Frida Kahlo: A Portrait
Cafecito (Coffee and chat) are interviews with comadres and compadres meant to shine a light on what small or large companies, independent artists or ensembles are doing around the country. Café Onda is an evolving publication. Sit back, take a sip, and enjoy our monthly Cafecito.
For six years I was the director of a theater program at a private university in Kentucky. As a Latino theater artist, I encountered infinite challenges, many of them because of my desire to create a better and more multicultural environment. In the spring of 2011, I proposed the idea of directing a play about Frida Kahlo. The idea was accepted, and because I’m a playwright, I was told to consider writing the script myself. The following is a personal account about the development and research of my play titled, Frida Kahlo: A Portrait.
Café Onda: Tell us about the beginnings of Frida Kahlo: A Portrait.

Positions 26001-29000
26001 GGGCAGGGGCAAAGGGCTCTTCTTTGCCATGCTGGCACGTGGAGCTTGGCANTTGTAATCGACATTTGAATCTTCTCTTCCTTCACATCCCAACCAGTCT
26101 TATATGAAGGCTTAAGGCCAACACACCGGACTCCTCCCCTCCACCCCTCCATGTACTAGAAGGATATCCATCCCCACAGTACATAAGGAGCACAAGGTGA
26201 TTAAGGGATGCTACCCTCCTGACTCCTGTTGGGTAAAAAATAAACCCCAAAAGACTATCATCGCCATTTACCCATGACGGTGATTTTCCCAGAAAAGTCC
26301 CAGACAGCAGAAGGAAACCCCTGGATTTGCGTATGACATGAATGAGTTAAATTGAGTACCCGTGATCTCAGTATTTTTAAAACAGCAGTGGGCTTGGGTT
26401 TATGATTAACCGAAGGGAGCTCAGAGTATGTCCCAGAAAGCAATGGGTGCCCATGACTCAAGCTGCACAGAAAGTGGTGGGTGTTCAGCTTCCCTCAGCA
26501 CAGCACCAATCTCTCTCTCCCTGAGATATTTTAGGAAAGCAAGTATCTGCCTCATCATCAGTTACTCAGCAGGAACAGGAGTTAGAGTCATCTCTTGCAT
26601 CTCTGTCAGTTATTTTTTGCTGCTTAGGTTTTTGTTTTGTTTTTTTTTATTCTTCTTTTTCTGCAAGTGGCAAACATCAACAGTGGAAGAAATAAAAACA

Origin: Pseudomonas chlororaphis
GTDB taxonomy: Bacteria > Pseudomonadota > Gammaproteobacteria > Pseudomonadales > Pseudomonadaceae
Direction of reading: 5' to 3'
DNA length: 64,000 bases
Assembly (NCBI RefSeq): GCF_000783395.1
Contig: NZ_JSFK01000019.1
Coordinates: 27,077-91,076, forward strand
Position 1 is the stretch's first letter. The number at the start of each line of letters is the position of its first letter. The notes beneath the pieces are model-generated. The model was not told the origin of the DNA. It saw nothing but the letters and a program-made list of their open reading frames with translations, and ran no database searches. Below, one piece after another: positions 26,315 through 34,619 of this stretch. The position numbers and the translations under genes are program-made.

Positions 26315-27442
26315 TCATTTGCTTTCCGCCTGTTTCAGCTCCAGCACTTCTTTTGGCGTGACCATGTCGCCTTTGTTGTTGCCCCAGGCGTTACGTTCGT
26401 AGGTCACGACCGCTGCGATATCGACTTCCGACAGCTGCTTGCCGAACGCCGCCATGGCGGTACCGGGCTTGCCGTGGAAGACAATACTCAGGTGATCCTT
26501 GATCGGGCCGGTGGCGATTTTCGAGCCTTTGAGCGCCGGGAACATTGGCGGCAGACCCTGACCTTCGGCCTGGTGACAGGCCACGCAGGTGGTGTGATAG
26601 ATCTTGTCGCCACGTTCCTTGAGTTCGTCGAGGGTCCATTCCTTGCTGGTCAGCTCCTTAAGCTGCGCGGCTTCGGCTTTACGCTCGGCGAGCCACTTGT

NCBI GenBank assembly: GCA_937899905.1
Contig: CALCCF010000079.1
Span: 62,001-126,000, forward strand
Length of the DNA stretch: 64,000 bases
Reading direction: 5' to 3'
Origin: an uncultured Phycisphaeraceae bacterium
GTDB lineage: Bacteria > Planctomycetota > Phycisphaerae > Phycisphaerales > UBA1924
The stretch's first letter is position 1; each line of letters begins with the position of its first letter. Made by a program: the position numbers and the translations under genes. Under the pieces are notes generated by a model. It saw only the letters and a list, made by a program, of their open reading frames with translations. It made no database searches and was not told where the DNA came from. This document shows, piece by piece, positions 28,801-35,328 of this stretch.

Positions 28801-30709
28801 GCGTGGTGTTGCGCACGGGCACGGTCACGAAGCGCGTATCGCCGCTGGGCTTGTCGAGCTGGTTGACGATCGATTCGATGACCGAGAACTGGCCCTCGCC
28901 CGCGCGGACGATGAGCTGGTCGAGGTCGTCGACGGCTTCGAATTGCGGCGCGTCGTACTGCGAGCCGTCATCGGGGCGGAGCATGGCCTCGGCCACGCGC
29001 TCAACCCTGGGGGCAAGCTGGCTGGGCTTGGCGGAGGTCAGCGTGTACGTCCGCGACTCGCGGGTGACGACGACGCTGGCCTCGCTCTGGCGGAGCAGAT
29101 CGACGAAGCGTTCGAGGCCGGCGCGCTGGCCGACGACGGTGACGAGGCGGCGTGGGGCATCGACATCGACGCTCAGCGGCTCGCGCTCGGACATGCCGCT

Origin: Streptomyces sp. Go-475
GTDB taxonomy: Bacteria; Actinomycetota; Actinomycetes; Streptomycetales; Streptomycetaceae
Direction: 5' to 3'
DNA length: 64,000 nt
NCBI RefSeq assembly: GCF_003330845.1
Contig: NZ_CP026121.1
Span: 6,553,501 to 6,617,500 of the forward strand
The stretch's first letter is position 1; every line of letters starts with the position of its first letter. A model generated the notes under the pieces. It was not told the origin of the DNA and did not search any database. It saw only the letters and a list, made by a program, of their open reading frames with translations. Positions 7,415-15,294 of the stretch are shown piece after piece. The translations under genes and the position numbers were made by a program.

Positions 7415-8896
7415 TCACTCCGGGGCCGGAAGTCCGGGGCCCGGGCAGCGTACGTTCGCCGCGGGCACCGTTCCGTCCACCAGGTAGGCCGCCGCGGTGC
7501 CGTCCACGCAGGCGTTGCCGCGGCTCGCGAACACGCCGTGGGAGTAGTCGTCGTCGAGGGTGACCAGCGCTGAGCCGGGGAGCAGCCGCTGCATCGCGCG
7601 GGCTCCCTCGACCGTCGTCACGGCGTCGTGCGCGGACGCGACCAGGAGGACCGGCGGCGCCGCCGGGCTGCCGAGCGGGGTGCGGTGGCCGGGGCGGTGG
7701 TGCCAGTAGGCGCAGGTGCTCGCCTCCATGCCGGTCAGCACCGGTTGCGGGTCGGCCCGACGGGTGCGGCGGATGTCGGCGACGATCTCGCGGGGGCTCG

Carlos Manuel: Nine months before opening night, and as soon I started talking about creating a play about Frida Kahlo, I quickly realized that the majority of students and staff—and to my surprise, the majority of faculty—had never heard of Friday Kahlo. It was then that I realized that if I wanted students, faculty, staff, and audiences to understand why Frida Kahlo is an important figure in the art world, in the feminist movement, in the political arena, and in Mexican culture, I had a long and arduous task ahead of me.
As a playwright, I mostly create stories with female leads, and Friday Kahlo was not an exception. Prior to writing my own version, I had seen two other plays about Frida Kahlo, as well as the Juile Taymor film starring Mexican star Salma Hayek. These particular pieces concentrated their stories on the relationship between Frida and her husband Diego Rivera, one of Mexico’s most revered Mexican painters. While I didn't have a problem with that approach, I wasn’t thrilled to explore it either. My first goal was to write a play from Frida’s point of view in which we would learn about her life in relation to the many people she encountered.
CO: What challenges did you encounter?